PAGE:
That ticked me off last September. I purchased 3 face value tickets from TP and for the location of where my seats were under the overhang in the lower lever just up and to the left of the MDB, they were not worth the price. We ran into folks on the way out that paid pennies. We were in Orlando and thought it would be neat to go to the Alabama game instead of the Disney parks that night.The biggest hurdle for Tide Pride and the Athletics Ticket Sales group is that most of our home games have tickets available below face value if the fans are willing to wait until an hour before kickoff. It makes it very tough to justify spending that much money on games you know you will overpay just to attend.
Case in point...the kickoff game last year in Orlando. You could have gotten in for a tiny fraction of face value...to watch the defending National Champions...minutes away from an easy vacation over Labor Day weekend. And that's not even a home game.
The rest of the CFB world had Bama fatigue years ago...and I am starting to think our own fans are suffering the same symptoms. I don't think the University is going to be successful selling ticket packages at face value...and not including extra perks. It's just the way things are.
You're describing exactly what a buddy of mine has continued to say over and over about today's sports fan. The game has (in many aspects) become secondary and not the main reason fans attend. It is the exact reason the Braves did what they did. Just attending and watching the game isn't enough anymore for today's fan.MLB also has an entire different fan base as well, and an entire different season ticket holder situation. Most of your casual MLB fans don’t go for Wins and Losses, but go for the feel of the game, the promotion that night, or just something to do. Promotion nights (especially concerts, thirsty Thursdays, and bobble head nights) drive huge crowds. You also have those 50/50 raffles every night in which a fan can walk away with anywhere from 6k to 25k depending on the pot. MLB games are also typically at decent times of the day where you can go and not worry that much about work the next morning and are not burning up unless you go on a Sunday or that rare week day game.
Also there are far different options to be a season ticket holder, and many incentives to be one as well. For example, if you wanted to be an A-list member for the Atlanta Braves right now then you could get a partial season ticket package and choose to make it a personal package, a business package, or a premium package. With all of them you get free parking, discounted food, meet and greets with players and staff throughout the year, first options for post season and the 2021 All Star game, and discounted merchandise. If you only wanted to go to certain amount of games, we’ll say 8 out of 30, then you can donate those 22 tickets back to the Braves for upgraded seats with no extra cost. Also like I’ve hinted at, there really isn’t a wait list unless you get into very specific seating.
The MLB goes out of its way to make casual fans and season ticket holders extremely happy like no other sport with perks and overall experience. But also consider the number of games, types of people going, and type of game. The Atlanta Braves can take more financial risks for fan happiness than Alabama because you are talking about 80 plus games vs 8 games.
But I do think Alabama should do some things like the Braves do to make the fan experience better, like maybe have fan zones because your casual fan is only going to go and see the Bryant Museum only so many times. The Braves built an area behind the stadium with bars and shops called the Battery in which fans could mingle before, during, and after the game and get a 1st class experience. They have made bank because of it. I have came around to UAfan4life’s ( sorry if misspelled) idea of a concert or something after some of the cream puff games, but the problem with that is that you have no idea if that game is a 11 am, 3pm, or a 7pm game while the Braves know 95% of the game times in January already.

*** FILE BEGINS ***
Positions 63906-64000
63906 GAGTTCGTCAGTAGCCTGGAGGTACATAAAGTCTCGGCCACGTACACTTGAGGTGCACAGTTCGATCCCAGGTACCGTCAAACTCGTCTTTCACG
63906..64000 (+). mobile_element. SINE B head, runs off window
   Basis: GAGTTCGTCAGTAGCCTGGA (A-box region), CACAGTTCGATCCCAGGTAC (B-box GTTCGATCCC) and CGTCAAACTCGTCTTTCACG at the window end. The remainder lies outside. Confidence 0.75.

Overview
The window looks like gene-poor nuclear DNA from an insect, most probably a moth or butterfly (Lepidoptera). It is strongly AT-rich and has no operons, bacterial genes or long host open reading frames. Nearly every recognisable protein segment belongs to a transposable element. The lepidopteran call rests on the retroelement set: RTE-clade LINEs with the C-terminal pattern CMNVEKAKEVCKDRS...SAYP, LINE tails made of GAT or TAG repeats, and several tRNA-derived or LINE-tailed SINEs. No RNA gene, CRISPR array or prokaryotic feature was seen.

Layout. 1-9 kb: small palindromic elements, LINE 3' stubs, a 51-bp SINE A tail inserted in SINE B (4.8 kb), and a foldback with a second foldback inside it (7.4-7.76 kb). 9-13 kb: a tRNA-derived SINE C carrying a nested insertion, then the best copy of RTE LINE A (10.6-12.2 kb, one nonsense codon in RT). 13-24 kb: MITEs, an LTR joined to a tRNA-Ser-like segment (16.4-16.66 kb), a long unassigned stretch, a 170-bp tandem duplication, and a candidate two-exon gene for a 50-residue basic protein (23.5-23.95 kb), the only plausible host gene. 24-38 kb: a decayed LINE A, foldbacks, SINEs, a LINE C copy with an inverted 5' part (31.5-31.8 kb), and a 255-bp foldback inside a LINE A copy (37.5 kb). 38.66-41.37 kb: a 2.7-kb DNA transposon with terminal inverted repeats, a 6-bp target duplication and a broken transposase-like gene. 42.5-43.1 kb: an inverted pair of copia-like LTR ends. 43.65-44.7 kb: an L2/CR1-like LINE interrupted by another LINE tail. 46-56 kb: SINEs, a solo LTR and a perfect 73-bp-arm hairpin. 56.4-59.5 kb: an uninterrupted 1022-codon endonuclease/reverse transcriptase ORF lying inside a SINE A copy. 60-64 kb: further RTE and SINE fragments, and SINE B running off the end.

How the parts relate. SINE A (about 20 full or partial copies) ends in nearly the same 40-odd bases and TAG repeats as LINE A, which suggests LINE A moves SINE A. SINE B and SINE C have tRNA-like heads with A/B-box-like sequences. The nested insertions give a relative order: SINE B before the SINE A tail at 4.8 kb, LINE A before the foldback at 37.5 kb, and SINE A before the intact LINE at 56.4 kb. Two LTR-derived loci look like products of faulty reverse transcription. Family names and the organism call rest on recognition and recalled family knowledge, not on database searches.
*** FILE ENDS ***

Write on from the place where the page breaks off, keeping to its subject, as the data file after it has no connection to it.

And I'd venture to say that Alabama (outside of Coach Bryant's hayday) has never been this dominant where the gap between Bama and the SEC team across the field was as wide. I'll admit, Tennessee has been in the dumpster fire for a while. But I think the strength of Bama during Saban's time has made them look a lot worse than other teams. We simply have destroyed them and it has been due to how strong our teams have been compared to pre Saban.All due respect, but this is a weird argument. We've never had consistently strong OOC games at home - UCLA in 01, Oklahoma in 03, Penn State in 10. Beyond that - what? The schedule is no different now than it has been for thirty years! The problem, it seems, is that our SEC foes have been woefully inconsistent.
The issue with Alabama is that Tuscaloosa offers very little as an attraction. Think about everytime someone on here makes a thread along the lines of “ swinging by T-town for the weekend advice on what to do”. Then think about the common responses ... 1) go to museum 2) go to the Strip 3) go to the walk of champions 4) go to dreamland. Now analyze those 4 things. 2 of them you can do once and will never have to do them again, 1 is a decent BBQ joint that may or not be a good suggestion depending on the person, and the other is an overrated bar scene. The university allows very few shops and restaurants in the “game day” area that isn’t directly feeding the university. Parking is atrocious.You're describing exactly what a buddy of mine has continued to say over and over about today's sports fan. The game has (in many aspects) become secondary and not the main reason fans attend. It is the exact reason the Braves did what they did. Just attending and watching the game isn't enough anymore for today's fan.